Image: South China Morning Post
As we move forward in parallel with the advancements in technology and communication, more and more businesses are shifting towards the digital platform to reach out to their customers. We can see an abundance of Instashops (Instagram shops) and online based businesses mushrooming by the minute. Long gone are the days of physically driving yourself to the mall and spending hours of shopping when you can easily do the same thing in the comfort of your own home. It can arguably be said that most online businesses have benefited in many ways via the e-platform especially when it comes to taxes. In Malaysia, there are currently no tax laws or tax structures for online businesses.
Second Finance Minister, Datuk Johari Abdul Ghani today announced that the government is currently looking into the possibility of implementing a tax system for online businesses to create a level playing field between online and non-online businesses. He told reporters after the opening of National Tax Conference 2016 that these online businesses generate billions of ringgit in revenue but do not pay tax due to the absence of a tax structure for this kind of business.
This isn’t the first time the government has expressed their interest in imposing the new tax system. Earlier in May, the Internal Revenue Board (IRB) has stated
that they are currently conducting a study to see the possibility of taxing individuals engaged in digital or online businesses as the income they earn is taxable. They pointed out that local Uber drivers for example, may earn up to RM7, 000 per month and it will be hard for the government to tax them without a proper framework since they have fallen within the tax bracket.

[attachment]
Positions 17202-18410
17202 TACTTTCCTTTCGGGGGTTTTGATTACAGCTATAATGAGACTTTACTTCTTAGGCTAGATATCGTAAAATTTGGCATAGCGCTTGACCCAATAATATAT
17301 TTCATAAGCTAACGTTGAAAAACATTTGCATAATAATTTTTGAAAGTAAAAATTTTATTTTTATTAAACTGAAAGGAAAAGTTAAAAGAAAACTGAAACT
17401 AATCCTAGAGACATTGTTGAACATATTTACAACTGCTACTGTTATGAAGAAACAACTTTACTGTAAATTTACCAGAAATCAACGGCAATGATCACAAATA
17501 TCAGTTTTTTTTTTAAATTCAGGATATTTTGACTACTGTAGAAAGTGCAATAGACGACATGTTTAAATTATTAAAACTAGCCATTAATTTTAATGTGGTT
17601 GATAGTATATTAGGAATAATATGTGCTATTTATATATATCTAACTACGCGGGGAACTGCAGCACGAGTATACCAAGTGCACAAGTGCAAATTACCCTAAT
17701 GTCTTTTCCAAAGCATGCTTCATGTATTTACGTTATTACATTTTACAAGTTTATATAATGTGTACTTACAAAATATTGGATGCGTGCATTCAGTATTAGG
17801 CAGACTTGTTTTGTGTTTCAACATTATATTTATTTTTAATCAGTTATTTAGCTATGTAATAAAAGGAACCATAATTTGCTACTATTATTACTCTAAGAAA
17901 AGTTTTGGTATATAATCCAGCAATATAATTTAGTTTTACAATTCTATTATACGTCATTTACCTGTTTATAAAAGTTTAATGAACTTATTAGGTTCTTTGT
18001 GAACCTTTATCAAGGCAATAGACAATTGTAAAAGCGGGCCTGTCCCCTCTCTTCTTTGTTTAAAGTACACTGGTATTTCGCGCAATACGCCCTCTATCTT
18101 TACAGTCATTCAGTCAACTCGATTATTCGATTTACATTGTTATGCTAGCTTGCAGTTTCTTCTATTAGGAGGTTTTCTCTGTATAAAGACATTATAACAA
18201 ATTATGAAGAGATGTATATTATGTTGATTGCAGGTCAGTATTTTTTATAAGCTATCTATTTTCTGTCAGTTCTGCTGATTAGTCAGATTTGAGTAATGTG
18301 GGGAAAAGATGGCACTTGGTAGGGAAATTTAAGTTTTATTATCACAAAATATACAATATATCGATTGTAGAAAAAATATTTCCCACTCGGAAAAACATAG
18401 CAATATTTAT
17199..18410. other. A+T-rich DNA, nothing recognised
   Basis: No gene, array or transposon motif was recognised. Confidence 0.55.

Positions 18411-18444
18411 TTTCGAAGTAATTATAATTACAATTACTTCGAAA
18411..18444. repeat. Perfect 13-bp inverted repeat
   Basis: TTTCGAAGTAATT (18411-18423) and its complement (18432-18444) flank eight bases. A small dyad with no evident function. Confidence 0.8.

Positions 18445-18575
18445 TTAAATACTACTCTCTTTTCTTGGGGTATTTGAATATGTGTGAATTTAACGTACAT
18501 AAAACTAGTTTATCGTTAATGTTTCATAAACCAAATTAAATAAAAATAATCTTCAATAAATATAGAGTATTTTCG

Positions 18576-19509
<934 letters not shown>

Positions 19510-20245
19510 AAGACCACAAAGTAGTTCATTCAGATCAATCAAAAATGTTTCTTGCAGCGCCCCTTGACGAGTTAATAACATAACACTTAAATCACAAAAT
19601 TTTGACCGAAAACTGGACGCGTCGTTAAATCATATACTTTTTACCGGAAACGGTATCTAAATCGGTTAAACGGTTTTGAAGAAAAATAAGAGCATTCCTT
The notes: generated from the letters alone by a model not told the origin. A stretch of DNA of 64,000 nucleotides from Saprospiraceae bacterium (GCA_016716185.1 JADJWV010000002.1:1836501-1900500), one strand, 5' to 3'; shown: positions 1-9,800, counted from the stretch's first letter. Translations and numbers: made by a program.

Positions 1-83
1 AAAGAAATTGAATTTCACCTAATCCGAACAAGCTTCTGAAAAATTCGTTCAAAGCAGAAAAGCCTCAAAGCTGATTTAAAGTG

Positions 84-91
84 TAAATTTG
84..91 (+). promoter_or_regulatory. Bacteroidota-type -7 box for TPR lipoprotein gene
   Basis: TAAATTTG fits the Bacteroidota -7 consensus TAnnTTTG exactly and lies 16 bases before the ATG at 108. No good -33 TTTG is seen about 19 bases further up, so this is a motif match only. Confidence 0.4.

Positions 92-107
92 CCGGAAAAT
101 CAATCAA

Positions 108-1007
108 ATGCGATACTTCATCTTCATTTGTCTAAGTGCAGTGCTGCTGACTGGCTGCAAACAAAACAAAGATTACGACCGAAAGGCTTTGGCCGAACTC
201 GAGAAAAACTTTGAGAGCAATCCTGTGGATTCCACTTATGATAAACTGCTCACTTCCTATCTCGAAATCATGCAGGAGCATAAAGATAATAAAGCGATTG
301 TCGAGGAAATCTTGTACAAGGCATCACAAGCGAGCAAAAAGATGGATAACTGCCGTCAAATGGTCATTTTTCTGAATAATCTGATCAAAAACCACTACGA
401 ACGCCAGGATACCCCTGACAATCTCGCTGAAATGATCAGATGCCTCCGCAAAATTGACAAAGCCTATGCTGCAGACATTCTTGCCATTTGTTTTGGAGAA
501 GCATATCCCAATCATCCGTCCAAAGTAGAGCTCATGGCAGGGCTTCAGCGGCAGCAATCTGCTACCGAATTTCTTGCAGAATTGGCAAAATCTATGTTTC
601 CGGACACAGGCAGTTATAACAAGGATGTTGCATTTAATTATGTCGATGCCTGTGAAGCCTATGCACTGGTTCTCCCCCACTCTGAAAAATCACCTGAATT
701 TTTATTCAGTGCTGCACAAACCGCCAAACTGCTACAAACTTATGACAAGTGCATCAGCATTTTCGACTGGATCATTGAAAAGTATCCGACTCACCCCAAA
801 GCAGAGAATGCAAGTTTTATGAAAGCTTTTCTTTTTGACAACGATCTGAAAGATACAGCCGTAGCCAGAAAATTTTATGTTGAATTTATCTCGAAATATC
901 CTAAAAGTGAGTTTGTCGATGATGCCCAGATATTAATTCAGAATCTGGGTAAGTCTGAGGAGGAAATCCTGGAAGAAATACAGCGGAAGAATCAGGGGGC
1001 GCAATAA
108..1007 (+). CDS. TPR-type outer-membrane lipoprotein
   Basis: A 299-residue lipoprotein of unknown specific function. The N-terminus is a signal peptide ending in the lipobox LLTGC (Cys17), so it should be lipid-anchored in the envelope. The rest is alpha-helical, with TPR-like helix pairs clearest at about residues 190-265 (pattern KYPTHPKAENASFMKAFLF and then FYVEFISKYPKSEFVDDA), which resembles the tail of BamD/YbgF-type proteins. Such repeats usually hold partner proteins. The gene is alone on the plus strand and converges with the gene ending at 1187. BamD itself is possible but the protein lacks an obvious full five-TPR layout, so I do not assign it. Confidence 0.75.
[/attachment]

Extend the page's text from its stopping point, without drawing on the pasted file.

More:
Image: Greater Malaysia
This announcement has caused backlash among online sellers as many of them are only doing it as a part time job or to earn extra pocket money. Some of these online business operators have also expressed that the reason they are partly doing it is because to accept the challenge of the ministers to do a second job especially when the economy is getting tough.
Johari also agreed that imposing such tax may cause a setback to the growth of these mostly small businesses. "If you tax them, you are making them difficult to grow. I think you should not disturb the small businesses who want to do online business," he added.
What do you think will happen if the tax system is fully implemented? How will it benefit the online sellers? Or will there be a big drop in the online market growth? Share your opinions with us in the comment section below.